Skip the fast food and B.Y.O.B….bagged lunch that is. Pack it in reusable containers, fresh fruit, veggies and your favorite wrap. Better yet organize a weekly or monthly potluck in the office and share favorite recipes.

Get some excercise and do some good for you & the community

Use your lunch hour to take a stroll and pick up trash in your community. Hit the parking lot, the parks, the empty lots. Organize a group and enjoy the weather. You will be pleasantly surprised how good you feel physically and mentally

Looking for more Eco-tips. Find these and others like them at and

Don’t Forget! Join us this Thursday August 6th @ 6:00 PM for our “Summer Sale Event” Live and in person. Click for directions and event information.

June Tip of the Month….Earn Money Recycling!!!!

Recycle logo

That’s right….Earn money for your recyclables.  Who couldn’t use a few extra dollars nowadays.

I have found some websites that will actually pay you for various items that you would normally toss or donate.   This is a great thing for kids to do to earn some vacation spending money!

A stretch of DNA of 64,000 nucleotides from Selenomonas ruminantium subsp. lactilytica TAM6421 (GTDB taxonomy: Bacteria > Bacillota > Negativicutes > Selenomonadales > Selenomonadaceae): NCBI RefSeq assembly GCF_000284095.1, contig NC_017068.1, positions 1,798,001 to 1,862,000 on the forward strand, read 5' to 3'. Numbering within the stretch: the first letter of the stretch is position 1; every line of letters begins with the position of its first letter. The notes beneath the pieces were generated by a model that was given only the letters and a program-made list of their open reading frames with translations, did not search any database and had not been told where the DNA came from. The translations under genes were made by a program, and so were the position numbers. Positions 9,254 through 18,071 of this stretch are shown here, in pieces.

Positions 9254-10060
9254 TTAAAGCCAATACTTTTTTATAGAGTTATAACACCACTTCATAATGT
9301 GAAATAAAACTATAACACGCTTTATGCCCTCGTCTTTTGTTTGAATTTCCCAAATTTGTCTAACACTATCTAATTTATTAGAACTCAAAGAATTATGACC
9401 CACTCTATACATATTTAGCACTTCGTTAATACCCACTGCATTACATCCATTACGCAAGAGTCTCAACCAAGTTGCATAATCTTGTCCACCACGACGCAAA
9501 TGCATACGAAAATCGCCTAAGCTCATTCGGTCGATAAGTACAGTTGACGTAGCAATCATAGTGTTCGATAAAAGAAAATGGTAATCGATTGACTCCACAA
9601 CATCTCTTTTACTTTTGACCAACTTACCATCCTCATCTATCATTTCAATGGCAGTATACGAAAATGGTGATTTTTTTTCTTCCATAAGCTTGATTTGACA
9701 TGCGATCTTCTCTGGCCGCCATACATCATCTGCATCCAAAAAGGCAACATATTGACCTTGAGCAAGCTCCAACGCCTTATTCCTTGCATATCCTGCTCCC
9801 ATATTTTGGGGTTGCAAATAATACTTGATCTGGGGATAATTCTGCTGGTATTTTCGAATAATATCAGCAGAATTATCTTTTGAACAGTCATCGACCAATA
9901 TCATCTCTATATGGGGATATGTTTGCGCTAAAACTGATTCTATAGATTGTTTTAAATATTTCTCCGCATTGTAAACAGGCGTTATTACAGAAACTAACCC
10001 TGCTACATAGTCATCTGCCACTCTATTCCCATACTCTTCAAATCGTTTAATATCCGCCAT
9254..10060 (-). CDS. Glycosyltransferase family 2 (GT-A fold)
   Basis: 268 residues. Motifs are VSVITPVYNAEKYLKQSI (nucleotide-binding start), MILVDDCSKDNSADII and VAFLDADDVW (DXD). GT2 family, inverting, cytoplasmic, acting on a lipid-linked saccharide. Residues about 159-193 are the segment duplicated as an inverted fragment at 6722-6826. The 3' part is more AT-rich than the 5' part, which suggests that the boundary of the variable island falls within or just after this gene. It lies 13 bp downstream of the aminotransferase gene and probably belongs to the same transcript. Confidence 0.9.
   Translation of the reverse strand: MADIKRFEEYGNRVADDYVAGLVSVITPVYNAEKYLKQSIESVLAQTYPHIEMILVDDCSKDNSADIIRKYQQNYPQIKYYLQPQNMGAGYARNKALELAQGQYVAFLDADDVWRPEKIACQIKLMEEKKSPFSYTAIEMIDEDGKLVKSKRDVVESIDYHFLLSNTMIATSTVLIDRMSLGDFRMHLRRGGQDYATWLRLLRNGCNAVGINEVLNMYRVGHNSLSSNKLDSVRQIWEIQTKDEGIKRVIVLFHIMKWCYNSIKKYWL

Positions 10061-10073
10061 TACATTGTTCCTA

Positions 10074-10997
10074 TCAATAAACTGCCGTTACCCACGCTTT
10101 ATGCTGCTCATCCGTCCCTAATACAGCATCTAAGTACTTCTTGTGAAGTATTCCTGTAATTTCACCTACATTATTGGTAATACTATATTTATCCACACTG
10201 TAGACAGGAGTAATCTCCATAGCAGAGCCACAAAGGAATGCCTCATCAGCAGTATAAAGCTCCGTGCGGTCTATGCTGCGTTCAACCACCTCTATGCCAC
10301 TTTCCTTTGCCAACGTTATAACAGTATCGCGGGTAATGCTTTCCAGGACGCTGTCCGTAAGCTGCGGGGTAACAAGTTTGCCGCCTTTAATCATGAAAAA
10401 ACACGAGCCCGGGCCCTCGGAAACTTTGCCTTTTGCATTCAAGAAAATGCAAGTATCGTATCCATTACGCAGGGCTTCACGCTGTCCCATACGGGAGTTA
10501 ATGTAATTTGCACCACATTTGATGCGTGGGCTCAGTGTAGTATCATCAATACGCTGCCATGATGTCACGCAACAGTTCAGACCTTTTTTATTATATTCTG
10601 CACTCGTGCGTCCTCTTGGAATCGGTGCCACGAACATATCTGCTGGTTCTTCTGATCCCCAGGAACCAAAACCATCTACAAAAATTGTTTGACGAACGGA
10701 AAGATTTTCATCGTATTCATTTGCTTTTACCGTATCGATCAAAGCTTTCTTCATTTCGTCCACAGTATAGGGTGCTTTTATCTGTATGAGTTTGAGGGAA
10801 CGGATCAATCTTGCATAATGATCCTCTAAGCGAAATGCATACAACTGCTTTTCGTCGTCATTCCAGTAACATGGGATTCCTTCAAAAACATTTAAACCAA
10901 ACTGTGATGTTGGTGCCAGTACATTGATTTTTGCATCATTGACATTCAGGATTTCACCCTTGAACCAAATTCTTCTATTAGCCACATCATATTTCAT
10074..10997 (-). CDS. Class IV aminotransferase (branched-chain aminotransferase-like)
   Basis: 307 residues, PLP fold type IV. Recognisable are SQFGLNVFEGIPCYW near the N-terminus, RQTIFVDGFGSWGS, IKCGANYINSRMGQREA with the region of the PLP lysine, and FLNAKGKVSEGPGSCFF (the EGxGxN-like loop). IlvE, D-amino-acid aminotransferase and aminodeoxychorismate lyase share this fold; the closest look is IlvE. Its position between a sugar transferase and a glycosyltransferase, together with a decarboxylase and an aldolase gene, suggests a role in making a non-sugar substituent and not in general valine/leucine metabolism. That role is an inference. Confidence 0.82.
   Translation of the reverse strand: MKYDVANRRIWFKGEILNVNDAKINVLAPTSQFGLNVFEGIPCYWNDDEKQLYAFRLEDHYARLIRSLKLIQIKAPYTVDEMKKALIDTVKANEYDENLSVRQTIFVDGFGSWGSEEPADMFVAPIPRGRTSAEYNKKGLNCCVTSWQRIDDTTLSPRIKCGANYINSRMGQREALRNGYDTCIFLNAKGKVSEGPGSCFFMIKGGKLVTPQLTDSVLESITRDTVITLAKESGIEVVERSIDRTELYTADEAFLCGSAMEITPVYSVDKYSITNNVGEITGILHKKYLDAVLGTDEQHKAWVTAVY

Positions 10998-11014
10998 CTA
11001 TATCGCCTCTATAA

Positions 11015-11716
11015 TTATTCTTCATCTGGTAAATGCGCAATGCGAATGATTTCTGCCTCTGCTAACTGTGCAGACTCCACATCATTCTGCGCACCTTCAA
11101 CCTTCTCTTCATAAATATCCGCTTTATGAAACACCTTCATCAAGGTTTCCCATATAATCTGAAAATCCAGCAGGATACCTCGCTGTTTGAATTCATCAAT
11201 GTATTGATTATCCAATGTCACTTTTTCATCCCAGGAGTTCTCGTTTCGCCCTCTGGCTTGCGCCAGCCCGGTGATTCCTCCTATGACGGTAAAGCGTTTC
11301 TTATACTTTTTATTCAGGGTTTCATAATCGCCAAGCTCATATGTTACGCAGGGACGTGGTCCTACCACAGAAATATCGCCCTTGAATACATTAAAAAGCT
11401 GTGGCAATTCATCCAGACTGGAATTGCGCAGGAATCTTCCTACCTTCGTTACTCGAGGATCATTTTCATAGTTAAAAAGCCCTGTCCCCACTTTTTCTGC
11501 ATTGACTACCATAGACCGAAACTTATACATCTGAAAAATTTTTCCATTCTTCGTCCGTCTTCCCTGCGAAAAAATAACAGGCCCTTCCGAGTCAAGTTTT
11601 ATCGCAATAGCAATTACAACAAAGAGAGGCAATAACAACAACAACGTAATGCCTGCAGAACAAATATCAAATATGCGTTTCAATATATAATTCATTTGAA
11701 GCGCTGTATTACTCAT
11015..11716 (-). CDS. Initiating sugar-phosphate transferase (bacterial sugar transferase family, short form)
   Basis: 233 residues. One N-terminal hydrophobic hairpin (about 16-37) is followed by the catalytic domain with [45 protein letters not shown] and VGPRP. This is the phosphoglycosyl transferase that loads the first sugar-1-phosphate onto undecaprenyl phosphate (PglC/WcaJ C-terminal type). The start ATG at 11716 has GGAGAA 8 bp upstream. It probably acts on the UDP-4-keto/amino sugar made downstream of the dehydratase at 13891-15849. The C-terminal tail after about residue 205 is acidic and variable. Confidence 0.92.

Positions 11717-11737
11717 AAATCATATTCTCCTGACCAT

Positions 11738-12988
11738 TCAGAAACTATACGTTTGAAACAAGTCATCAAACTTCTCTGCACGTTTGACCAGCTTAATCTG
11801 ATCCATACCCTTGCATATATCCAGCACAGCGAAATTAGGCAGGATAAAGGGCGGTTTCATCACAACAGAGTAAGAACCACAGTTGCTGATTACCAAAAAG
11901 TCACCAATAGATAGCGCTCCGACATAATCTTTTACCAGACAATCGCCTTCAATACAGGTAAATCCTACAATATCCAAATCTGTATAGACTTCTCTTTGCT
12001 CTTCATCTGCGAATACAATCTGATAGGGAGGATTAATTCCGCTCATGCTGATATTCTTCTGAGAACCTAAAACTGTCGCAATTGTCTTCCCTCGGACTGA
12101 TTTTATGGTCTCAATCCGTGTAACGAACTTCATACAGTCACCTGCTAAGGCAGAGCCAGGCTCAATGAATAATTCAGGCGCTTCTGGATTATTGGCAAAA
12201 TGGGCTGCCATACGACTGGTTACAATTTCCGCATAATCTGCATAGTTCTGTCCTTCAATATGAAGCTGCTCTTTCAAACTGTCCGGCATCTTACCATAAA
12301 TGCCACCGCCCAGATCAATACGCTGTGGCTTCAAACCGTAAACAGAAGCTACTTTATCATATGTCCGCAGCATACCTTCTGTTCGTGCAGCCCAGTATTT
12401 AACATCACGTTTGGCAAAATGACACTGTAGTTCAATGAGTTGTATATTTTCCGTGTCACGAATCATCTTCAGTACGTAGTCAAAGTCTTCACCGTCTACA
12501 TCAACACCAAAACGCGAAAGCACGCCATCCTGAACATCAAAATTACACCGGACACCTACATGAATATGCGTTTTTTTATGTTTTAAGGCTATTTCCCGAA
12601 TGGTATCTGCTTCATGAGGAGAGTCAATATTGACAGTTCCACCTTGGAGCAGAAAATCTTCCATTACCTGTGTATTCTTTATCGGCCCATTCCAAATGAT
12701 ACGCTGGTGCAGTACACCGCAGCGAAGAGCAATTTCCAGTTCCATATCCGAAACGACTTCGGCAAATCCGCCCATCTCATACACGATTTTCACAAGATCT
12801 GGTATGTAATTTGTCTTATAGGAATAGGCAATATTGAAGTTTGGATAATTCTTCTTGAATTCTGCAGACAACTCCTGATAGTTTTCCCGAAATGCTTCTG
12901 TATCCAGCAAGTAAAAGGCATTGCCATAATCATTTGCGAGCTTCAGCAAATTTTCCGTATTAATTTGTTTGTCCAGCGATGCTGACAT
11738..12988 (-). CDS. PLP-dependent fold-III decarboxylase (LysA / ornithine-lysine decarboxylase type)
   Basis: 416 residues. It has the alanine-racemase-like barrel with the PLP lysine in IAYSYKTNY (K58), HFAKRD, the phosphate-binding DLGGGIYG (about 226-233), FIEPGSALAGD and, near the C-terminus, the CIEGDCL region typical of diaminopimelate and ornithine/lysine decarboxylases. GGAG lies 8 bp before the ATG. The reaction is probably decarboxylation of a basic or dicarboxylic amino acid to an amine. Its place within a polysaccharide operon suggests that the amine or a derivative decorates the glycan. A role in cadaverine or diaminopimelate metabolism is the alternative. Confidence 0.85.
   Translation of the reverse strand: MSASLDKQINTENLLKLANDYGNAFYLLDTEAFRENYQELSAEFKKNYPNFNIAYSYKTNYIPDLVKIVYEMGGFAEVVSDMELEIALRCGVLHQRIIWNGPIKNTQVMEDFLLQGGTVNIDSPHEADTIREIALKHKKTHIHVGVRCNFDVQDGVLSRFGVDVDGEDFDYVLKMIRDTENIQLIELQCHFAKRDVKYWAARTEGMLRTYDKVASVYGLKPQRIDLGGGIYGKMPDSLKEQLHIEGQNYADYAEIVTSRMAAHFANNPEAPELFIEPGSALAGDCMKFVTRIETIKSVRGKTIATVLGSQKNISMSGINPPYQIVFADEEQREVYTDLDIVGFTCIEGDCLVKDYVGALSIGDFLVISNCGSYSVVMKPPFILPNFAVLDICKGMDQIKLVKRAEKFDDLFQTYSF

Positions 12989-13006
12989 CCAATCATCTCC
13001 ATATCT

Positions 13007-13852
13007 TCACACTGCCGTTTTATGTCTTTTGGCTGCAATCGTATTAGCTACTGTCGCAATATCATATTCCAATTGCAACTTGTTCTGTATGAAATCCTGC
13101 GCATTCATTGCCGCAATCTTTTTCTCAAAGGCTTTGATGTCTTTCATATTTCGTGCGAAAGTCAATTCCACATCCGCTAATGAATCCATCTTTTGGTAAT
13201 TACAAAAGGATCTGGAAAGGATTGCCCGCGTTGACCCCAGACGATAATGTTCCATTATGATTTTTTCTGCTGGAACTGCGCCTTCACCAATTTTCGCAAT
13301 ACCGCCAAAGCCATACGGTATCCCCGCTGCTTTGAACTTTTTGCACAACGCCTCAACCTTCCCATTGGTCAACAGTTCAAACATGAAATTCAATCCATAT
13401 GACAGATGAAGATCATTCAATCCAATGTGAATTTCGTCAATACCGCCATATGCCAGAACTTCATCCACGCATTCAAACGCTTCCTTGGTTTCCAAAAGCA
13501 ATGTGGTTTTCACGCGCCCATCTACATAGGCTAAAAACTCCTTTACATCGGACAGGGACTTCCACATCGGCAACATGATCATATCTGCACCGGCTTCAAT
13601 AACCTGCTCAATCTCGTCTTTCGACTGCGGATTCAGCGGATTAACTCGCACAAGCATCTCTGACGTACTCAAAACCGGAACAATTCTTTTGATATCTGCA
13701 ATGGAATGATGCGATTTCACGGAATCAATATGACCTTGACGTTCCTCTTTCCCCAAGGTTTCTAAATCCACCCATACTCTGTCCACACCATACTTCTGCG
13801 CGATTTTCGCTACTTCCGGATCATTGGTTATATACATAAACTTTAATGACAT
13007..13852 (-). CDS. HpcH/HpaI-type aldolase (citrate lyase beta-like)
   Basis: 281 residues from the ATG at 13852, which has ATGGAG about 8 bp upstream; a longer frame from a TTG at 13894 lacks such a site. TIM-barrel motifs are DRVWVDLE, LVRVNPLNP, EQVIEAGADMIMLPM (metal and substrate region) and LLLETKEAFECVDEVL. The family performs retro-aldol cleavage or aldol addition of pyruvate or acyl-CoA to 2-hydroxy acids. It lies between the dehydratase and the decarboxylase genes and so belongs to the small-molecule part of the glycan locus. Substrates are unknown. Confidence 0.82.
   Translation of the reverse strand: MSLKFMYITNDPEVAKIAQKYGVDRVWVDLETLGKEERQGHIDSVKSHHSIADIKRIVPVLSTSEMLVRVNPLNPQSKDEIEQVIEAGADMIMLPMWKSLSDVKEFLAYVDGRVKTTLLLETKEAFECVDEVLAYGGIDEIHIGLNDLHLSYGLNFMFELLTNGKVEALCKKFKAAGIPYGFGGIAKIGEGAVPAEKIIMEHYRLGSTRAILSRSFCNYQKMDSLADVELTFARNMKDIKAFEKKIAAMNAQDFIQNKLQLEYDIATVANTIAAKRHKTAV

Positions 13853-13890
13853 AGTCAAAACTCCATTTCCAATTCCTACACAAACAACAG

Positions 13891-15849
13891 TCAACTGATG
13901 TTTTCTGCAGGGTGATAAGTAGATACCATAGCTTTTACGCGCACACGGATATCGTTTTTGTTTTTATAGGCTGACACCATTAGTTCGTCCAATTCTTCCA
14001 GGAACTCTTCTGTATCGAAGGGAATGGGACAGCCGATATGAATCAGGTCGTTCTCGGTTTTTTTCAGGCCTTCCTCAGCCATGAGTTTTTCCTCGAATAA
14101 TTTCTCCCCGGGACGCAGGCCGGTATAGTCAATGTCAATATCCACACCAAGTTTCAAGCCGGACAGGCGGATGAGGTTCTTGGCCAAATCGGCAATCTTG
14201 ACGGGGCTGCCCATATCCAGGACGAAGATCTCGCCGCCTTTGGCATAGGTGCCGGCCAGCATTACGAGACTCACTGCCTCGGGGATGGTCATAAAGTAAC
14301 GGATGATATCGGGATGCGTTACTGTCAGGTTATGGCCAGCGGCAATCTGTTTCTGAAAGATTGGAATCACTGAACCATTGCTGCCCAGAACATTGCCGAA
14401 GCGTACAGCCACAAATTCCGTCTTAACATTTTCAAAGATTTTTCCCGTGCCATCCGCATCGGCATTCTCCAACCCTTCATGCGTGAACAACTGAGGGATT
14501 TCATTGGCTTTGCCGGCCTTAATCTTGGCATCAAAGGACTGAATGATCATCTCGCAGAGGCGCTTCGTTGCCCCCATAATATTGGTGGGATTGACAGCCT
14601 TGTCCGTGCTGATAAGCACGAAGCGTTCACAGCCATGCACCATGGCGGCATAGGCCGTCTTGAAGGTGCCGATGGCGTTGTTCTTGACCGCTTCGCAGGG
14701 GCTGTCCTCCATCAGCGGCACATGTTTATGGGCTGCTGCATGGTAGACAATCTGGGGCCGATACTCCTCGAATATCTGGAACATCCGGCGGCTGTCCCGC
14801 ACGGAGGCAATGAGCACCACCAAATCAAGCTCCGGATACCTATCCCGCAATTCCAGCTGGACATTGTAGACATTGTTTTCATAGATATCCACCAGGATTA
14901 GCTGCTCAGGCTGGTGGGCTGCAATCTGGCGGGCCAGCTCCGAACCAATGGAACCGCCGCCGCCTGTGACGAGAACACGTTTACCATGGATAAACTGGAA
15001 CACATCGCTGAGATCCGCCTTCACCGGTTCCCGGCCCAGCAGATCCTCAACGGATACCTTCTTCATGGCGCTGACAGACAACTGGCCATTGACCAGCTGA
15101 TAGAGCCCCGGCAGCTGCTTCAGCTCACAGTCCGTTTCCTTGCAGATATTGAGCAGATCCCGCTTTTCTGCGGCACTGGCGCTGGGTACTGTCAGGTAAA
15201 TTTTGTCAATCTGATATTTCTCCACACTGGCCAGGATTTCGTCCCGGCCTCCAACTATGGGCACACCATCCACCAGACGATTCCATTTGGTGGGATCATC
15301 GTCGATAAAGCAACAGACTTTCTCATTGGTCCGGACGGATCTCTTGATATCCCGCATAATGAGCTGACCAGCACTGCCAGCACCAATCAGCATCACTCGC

Check these out:

*Not all areas offer the programs listed below.*

TerraCycle.Net Miscellaneous items change often. Trash & recyclable materials. Old Cellular phones. Old electronic devices “E” waste. “E” waste, games, DVD’s Ink toner cartridges

Sell Old Software Old/Obsolete computer software Clothing.  Men & Women

Children’ Children’s clothing, furniture, childcare items. All things recycled search engine.

Local Used book stores are great for those old paperbacks.  They will usually either pay you in credit or cash depending on their policy. Check Your Local Listings

Know the benefits of recycling cans. Some states pay five to ten cents per can. These states will be listed on the cans to check the cans out. If there is no listing for your state don’t worry. Almost every state pays per lb. for the cans. Although every state is different, the average pay is 35 cents per lb. To get paid for recycling your cans Search Your Local Listings

June Tip of the Month….Earn Money Recycling!!!!

That’s right….Earn money for your recyclables.  Who couldn’t use a few extra dollars nowadays.

I have found some websites that will actually pay you for various items that you would normally toss or donate.   This is a great thing for kids to do to earn some vacation spending money!

Check these out:

*Not all areas offer the programs listed below.*

TerraCycle.Net Miscellaneous items change often. Trash & recyclable materials. Old Cellular phones. Old electronic devices “E” waste. “E” waste, games, DVD’s Ink toner cartridges